Gasoline prices are another major factor in understanding inflation in the Philippines. Just like rice, gasoline is essential in daily life, powering not just vehicles but also contributing to the overall costs of goods and services. Fluctuations in gasoline prices can therefore have a significant ripple effect on the economy and inflation. Historically, spikes in gasoline prices have often led to increases in inflation.

The cost of gasoline in the Philippines is influenced by both global and local factors. On the global stage, oil prices are subject to international market conditions, including supply and demand trends, geopolitical tensions, and production decisions by major oil-exporting countries. Since the Philippines imports a substantial portion of its fuel, these global movements directly impact local gasoline prices.

Locally, government taxes and policies also affect gasoline prices. Excise taxes, value-added tax (VAT), and other levies on fuel contribute to its final price at the pump. Changes in these taxes can lead to immediate adjustments in gasoline prices.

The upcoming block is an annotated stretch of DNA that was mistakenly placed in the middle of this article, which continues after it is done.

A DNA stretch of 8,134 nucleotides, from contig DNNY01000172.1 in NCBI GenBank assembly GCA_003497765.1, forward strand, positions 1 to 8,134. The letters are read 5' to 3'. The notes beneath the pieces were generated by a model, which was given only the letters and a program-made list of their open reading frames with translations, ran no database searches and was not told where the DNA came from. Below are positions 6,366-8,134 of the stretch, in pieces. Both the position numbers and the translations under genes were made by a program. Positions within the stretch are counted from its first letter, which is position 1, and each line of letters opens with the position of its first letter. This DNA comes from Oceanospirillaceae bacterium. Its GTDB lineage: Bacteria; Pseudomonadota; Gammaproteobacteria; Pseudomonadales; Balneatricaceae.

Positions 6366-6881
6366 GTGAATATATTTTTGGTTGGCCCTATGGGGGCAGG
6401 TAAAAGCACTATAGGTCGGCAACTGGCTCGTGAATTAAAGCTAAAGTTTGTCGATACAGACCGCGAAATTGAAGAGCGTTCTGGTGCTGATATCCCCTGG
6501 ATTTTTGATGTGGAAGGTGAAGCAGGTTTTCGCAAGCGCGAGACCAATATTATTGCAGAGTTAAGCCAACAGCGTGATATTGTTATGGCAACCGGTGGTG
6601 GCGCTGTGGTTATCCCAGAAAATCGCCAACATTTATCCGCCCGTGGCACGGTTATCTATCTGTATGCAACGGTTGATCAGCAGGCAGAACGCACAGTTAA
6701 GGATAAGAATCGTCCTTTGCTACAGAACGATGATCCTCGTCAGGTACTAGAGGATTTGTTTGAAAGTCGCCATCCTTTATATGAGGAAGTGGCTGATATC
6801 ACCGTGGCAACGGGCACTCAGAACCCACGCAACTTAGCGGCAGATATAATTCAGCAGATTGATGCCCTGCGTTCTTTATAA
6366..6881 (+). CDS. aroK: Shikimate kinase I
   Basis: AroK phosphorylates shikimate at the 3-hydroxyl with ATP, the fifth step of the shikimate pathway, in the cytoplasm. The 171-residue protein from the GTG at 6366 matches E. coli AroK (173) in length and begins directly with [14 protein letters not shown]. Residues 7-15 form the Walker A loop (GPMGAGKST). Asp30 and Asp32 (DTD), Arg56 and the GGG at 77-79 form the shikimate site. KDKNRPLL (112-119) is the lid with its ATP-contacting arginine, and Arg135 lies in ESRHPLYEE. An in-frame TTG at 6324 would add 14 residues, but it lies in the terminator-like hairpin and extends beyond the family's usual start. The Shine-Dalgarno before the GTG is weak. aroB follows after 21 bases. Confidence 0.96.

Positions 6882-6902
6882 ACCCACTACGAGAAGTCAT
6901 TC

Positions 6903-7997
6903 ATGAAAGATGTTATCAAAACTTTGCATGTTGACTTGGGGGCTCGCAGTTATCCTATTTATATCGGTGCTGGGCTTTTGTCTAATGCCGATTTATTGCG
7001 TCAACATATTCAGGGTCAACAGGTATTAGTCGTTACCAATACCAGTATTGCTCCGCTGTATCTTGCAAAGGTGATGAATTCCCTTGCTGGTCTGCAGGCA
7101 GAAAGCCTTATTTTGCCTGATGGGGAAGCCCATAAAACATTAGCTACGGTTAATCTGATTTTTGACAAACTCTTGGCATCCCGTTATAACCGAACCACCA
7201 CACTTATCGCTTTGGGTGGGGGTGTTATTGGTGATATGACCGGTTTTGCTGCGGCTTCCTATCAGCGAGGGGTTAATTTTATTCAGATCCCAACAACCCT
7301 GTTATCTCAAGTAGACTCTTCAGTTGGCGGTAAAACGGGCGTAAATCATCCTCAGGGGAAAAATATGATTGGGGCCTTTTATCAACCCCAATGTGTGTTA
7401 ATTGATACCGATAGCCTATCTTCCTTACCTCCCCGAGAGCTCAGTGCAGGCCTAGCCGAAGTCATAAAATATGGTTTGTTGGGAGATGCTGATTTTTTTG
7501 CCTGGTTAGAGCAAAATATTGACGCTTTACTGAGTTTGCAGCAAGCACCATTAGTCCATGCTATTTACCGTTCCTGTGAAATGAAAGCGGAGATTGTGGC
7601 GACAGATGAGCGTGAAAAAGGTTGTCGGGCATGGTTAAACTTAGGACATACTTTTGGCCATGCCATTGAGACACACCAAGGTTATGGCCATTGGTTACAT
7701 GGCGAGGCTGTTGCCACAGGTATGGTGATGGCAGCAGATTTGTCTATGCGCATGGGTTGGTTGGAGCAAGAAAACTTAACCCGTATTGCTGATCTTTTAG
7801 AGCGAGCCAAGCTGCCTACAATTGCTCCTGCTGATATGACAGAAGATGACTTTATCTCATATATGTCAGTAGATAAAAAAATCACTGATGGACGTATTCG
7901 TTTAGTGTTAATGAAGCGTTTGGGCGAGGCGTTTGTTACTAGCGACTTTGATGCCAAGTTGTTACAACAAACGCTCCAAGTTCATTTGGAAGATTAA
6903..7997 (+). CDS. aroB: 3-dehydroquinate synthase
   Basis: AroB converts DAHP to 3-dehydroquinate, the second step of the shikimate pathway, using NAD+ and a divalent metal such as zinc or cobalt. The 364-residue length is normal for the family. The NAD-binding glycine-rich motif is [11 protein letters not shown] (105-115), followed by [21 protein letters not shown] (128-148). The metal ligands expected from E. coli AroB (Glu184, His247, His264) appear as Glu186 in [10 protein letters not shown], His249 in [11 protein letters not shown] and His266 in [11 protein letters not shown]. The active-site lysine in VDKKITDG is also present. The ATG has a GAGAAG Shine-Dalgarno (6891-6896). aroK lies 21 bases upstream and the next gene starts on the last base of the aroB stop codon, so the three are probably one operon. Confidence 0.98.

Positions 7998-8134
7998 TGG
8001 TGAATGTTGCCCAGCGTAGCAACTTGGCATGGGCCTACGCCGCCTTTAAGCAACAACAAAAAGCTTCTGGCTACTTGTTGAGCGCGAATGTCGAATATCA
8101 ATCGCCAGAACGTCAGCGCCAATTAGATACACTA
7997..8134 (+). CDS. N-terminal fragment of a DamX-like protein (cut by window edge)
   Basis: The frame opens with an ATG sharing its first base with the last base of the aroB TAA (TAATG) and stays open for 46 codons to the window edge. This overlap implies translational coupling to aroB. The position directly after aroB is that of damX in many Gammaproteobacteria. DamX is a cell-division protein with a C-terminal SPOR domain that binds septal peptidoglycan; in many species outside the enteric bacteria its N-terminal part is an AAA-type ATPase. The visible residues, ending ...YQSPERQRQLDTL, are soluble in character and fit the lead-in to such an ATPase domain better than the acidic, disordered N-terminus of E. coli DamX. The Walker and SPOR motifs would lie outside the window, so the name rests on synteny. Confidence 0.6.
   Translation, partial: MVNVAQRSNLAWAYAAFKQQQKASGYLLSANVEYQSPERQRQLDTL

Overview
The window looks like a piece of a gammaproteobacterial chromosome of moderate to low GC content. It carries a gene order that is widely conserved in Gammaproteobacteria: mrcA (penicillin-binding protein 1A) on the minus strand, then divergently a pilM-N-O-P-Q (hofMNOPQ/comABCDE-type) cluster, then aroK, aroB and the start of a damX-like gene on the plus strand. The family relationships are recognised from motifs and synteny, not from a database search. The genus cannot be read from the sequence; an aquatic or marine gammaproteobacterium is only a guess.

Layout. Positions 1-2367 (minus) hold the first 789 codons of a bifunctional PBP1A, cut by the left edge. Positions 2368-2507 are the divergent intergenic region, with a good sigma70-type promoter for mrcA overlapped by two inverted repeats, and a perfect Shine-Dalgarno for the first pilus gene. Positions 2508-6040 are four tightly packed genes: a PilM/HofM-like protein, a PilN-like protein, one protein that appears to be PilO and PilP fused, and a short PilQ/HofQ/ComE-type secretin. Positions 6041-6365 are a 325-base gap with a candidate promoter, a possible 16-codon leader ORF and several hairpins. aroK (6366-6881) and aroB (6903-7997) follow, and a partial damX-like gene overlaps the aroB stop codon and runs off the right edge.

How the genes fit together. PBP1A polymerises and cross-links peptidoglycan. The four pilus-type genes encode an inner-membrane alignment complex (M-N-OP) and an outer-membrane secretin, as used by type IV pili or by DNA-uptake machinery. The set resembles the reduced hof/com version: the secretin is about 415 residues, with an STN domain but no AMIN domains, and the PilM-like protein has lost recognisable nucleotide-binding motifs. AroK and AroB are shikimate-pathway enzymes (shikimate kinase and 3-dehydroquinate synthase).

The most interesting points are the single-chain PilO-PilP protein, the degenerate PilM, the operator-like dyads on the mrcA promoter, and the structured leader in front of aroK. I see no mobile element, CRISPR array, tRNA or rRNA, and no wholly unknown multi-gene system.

Changes in gasoline prices can have a noticeable impact on daily life of average citizens. Higher gasoline prices can lead to increased costs for commuting and transportation, which, in turn, affect household budgets. Businesses, especially those reliant on transportation and logistics, face higher operational costs when fuel prices rise, often passing these additional costs on to consumers.

 

The Role of the Bangko Sentral ng Pilipinas (BSP) in Managing Inflation

The plays a crucial role in controlling inflation by setting specific targets to ensure the economy remains stable. These targets, typically ranging from 2% to 4% in recent years, guide the BSP's decisions to keep inflation at a level that supports sustainable growth and maintains the value of the Philippine peso. The idea behind setting these targets is to keep inflation neither too high nor too low. High inflation leads to rapidly increasing living costs, while too low inflation can signal insufficient economic growth.

One of the primary tools the BSP uses to control inflation is the adjustment of interest rates. When inflation starts exceeding the target range, suggesting prices are rising too fast, the BSP may respond by increasing interest rates.